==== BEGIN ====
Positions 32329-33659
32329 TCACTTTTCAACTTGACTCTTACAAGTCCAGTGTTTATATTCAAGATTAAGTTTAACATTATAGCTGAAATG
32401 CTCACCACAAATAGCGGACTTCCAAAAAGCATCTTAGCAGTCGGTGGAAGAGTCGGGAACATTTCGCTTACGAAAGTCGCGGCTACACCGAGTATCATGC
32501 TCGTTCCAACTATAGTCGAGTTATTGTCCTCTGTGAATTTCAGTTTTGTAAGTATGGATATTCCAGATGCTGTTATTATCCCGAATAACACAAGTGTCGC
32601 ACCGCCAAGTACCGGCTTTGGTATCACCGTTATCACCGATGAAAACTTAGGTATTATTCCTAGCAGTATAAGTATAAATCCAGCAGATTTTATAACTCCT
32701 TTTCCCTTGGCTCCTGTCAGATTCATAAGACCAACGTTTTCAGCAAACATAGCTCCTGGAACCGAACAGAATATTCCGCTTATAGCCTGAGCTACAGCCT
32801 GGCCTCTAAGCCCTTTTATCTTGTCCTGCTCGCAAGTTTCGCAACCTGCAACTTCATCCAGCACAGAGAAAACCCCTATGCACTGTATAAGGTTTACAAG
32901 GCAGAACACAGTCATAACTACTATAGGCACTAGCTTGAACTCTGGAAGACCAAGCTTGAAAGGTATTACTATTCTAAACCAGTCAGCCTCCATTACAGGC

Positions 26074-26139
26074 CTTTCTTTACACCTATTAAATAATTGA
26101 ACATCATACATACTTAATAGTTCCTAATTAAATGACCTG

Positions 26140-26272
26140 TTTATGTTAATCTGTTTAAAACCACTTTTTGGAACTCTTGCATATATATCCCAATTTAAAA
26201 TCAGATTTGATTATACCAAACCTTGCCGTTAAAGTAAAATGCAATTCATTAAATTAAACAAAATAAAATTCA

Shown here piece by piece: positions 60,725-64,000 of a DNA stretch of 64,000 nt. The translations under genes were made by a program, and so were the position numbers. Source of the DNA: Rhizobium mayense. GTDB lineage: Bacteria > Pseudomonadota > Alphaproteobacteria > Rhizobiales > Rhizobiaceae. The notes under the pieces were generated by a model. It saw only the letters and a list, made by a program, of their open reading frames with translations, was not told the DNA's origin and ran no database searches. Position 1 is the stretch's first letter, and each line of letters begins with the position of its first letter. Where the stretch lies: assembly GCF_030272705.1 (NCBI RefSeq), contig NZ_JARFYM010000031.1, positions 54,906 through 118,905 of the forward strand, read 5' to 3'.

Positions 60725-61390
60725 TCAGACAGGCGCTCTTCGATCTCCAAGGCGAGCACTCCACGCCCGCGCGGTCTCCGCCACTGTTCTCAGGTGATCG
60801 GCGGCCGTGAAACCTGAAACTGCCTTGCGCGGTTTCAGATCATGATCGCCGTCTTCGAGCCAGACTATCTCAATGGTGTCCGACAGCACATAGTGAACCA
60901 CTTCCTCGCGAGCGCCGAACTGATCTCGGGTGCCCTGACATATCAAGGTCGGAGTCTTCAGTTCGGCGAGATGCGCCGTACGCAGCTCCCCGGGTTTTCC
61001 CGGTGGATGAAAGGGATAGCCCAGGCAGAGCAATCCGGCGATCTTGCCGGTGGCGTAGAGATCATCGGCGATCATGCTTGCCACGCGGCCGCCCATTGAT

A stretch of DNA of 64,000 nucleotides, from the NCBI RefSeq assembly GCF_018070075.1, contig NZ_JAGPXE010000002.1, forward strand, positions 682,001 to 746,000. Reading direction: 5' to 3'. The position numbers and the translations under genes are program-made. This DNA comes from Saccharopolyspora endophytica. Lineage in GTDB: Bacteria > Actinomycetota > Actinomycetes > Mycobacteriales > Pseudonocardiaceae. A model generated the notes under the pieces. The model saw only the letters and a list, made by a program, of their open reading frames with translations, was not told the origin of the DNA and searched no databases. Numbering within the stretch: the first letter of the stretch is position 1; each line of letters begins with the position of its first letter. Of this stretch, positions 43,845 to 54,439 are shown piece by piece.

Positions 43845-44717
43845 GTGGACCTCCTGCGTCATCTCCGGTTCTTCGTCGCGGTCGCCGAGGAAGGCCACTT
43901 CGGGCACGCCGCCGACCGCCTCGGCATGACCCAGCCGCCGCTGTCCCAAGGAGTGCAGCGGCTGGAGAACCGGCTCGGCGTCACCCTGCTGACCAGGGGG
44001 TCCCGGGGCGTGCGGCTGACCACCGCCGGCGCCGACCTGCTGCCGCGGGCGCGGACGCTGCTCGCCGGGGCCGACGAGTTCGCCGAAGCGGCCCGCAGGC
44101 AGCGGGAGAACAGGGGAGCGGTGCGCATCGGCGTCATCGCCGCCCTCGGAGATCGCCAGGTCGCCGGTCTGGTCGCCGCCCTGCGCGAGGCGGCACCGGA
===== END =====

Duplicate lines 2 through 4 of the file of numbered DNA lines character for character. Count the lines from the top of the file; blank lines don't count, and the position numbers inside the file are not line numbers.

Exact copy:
32329 TCACTTTTCAACTTGACTCTTACAAGTCCAGTGTTTATATTCAAGATTAAGTTTAACATTATAGCTGAAATG
32401 CTCACCACAAATAGCGGACTTCCAAAAAGCATCTTAGCAGTCGGTGGAAGAGTCGGGAACATTTCGCTTACGAAAGTCGCGGCTACACCGAGTATCATGC
32501 TCGTTCCAACTATAGTCGAGTTATTGTCCTCTGTGAATTTCAGTTTTGTAAGTATGGATATTCCAGATGCTGTTATTATCCCGAATAACACAAGTGTCGC